As food insecurity rises, food banks turn to map tech

(Joel Muniz / Unsplash)

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A father and daughter recently walked into a food bank in Cincinnati, and the daughter asked if they were there to volunteer again. 

“No,” the father said. “We’ve made a lot of deposits here and this time we have to make a withdrawal.”

The anecdote came from Charles Hoffman, a marketing analyst for the supermarket chain Kroger, who shared it during the mapping company Esri’s online conference this week.

“When we talk to food bank leadership here, they are seeing such an increase in people who have never come in for their services,” said Hoffman, who’s coordinating with local groups through his role at 84.51, a Kroger-owned data science company.

But technology like the mapping software that Esri sells, he said, is proving to be one of the most powerful tools available to ensure that the services that food banks provide are well marketed to people who need help — especially those who during the pandemic have been made food insecure for the first time, a growing demographic. According to the hunger-relief organization Feeding America, the food insecurity rate in the United States now sits at 11.5%, a figure tied to a stunted labor market that continues to fuel millions of new unemployment claims.

‘All day long’

Rebecca Lehman, Esri’s nonprofit program lead, told StateScoop that one food bank she’s working with in Southern California was forced by heightened demand to move its operations from two small facilities into a stadium, where lines of cars sit “all day long.”

“In the U.S., the scary thing is that we’re seeing huge increases in demand for food,” Lehman said. “I think that’s around 40% in a lot of food banks that I’m talking to. In some states the projection is that there will be a 70% increase in food need at the worst. That’s pretty worrisome.”

Reaching people who have never used a food bank or food assistance is particularly challenging, said Nick DiSebastian, a marketing data analyst with the Atlanta Community Food Bank, a group that distributes food to 755,000 people. Many don’t know where to go or how it works, he said, which has led his organization to ramp up its marketing operations during the pandemic.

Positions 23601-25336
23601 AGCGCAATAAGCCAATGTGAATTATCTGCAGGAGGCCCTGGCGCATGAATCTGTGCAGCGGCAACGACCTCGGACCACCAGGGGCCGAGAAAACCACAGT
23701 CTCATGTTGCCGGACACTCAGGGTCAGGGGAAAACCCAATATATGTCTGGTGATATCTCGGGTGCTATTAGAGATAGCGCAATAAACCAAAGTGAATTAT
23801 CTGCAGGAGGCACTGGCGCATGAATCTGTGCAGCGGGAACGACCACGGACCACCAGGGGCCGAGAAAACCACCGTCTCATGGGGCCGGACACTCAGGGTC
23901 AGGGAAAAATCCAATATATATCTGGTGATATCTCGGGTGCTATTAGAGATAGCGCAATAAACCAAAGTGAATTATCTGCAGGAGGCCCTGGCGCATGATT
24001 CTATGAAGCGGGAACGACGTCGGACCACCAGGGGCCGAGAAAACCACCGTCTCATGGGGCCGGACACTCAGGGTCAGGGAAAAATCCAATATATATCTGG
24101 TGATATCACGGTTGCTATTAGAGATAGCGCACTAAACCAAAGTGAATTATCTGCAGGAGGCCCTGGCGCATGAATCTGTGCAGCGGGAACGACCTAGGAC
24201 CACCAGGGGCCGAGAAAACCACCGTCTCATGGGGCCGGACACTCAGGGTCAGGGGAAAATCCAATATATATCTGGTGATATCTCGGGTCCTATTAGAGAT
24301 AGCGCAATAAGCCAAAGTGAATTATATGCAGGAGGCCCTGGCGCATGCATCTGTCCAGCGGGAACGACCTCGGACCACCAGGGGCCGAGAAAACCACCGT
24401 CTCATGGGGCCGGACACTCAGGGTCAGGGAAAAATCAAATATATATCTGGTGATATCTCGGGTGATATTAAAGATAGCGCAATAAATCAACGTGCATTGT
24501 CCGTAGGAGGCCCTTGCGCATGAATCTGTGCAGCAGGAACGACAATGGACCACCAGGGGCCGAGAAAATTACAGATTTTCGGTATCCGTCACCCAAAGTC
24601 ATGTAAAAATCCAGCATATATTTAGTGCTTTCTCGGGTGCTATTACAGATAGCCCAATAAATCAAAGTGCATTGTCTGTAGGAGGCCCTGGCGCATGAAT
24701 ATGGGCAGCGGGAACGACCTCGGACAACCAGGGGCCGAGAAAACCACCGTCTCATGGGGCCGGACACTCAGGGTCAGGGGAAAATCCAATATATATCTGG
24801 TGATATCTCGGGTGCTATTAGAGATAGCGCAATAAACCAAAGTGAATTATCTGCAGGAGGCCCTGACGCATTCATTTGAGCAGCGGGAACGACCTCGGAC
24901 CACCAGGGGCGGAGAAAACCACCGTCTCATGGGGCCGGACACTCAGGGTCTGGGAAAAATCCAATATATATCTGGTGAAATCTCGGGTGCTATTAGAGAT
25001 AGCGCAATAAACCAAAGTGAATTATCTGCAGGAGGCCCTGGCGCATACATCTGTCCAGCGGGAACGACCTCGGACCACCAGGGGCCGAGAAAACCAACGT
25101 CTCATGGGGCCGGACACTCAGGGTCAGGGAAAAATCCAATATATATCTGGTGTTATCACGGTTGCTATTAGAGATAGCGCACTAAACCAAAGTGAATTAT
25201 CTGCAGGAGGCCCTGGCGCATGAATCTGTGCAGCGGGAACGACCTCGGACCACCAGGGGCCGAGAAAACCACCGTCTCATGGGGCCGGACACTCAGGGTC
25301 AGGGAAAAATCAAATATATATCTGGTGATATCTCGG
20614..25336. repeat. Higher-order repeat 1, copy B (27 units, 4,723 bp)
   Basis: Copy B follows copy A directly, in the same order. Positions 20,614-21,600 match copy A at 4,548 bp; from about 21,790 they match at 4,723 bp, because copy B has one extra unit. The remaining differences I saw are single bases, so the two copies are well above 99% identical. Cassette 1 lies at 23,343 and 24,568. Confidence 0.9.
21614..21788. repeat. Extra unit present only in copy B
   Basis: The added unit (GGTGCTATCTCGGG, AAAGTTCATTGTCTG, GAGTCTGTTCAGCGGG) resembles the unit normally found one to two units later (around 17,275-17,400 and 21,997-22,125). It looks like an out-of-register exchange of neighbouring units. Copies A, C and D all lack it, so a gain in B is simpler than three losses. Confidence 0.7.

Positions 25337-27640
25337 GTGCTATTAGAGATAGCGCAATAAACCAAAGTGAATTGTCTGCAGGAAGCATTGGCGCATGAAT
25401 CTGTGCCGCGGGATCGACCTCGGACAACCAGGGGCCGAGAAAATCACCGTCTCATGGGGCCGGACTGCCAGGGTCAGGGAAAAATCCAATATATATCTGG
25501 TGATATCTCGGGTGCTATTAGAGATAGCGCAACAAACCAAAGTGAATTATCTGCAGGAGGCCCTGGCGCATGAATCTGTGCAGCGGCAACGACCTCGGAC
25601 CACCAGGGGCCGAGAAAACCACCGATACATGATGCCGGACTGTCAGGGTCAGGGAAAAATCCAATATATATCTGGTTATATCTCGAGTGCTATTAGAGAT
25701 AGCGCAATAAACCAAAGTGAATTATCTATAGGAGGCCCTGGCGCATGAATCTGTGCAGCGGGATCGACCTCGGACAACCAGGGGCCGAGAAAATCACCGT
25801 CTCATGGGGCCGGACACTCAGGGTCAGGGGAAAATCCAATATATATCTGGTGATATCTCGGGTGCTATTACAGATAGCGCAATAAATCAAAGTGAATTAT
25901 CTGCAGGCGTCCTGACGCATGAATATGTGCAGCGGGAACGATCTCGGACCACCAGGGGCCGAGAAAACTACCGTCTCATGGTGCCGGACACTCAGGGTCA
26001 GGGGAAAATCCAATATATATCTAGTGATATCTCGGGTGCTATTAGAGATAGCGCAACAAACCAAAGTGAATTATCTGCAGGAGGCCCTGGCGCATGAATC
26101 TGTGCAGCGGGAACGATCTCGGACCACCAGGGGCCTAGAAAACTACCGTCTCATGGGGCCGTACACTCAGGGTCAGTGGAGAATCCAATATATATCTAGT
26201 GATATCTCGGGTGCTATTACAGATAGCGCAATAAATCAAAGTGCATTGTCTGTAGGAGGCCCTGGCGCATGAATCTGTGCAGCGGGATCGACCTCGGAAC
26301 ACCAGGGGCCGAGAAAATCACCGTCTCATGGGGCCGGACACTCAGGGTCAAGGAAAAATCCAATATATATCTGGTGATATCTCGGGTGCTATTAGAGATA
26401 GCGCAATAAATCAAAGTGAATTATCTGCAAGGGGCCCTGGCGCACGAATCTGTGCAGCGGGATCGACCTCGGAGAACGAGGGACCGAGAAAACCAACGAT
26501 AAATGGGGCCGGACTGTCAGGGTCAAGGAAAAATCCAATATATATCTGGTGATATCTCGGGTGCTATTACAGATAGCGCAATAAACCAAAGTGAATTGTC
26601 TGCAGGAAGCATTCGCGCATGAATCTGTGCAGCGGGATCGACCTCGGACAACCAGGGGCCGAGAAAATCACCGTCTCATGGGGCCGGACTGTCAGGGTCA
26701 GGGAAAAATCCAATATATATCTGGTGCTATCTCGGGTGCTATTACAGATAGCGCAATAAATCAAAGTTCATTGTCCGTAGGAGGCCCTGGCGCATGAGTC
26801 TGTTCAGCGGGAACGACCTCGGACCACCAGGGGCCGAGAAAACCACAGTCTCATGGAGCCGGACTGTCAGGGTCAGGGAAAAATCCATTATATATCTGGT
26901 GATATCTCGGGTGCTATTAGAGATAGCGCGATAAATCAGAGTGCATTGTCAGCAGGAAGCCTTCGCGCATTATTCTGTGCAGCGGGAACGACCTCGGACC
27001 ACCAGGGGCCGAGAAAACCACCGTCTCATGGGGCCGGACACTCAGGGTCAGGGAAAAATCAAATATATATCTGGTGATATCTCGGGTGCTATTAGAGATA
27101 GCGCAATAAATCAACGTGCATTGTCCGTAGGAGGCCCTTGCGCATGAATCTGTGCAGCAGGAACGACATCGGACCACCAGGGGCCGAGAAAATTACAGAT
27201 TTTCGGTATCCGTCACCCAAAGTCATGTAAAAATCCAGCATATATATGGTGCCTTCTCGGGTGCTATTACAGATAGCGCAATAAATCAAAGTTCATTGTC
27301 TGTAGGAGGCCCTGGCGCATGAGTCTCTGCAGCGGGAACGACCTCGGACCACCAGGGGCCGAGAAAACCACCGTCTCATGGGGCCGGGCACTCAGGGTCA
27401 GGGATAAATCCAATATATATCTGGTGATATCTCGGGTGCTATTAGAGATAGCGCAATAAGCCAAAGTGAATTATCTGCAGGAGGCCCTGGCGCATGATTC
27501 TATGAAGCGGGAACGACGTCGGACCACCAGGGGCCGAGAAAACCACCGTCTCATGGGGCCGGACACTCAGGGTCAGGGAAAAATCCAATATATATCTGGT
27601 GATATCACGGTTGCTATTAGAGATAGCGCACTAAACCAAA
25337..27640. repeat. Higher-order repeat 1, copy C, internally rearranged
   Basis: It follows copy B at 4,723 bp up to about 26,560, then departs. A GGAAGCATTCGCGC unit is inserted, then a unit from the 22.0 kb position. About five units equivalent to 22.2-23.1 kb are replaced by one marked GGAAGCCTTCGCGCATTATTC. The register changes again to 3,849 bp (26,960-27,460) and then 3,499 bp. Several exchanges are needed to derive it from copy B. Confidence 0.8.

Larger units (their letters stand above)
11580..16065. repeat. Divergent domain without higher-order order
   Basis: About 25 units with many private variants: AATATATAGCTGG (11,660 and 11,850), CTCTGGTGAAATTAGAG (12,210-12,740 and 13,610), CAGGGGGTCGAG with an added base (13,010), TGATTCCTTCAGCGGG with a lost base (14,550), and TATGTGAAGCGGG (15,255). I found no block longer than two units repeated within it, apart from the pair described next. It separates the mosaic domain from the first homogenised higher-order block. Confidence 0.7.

ArcGIS Online, Esri’s cloud-based mapping platform, has become the Atlanta bank’s “principal means of communicating,” DiSebastian said. A “COVID-19 Help Map” shows Atlanta residents where to find nearby food banks, linked to details like hours and how the process works, which many facilities have recently changed.

“A lot of partners have moved to a drive-through model where people are not so much shopping and walking through isles to get food but they’re showing up and receiving prepared boxes of food,” he said. “I would like to think it’s been really beneficial for our service area to have these details. It’s been a lot of work but it’s been effective and so we wouldn’t have been able to do it without that [geographic information systems] platform.”

The map replaced Atlanta’s phone-based system, which was manned by a receptionist who asked for the caller’s address and tried to match it with a nearby bank from a list. It wasn’t a convenient system, DiSebastian said.

A ‘complex, wicked’ problem

In Cincinnati, 84.51 is using maps to identify the neighborhoods with the highest rates of food insecurity so that local groups can adjust their services accordingly. Coupling census data with food bank locations reveals which areas are more than one mile from a facility, Hoffman said. The company has used the same technique to ensure there’s enough access to diaper banks, hygiene items put in high demand by the pandemic and translation services, he said.

The Atlanta food bank is also using maps to correlate data with its customer relationship management platform. DiSebastian said the software makes it easy to understand trends, such as how demand for various items has changed during the pandemic, which facilities have unfilled capacity and which have refrigeration and would therefore be good candidates to receive large shipments of produce.

Esri’s Lehman said that it’s hard for large food banks to keep track of all these details, but many cities around the U.S. are finding that food bank maps — which are crowdsourced in some regions to distribute the work of collecting so much information — are the most effective resource they have to ensure they reach their target audience and further the goal of reducing food insecurity.

Managing details is particularly important during the pandemic, she added, when supply chain disruptions further complicate an already complex logistical task.

“It’s one of those complex, wicked problems, as they say, where you pull on one string and you’ll pull out all the other issues along with it,” Lehman said. “Before [the pandemic] we were really at record-low levels of food insecurity, but now it’s not something that can be ignored and it’s not something happening somewhere else. It’s really happening across all our communities.”

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Atlanta, Cincinnati, Esri, food insecurity, geographic information systems (GIS), maps
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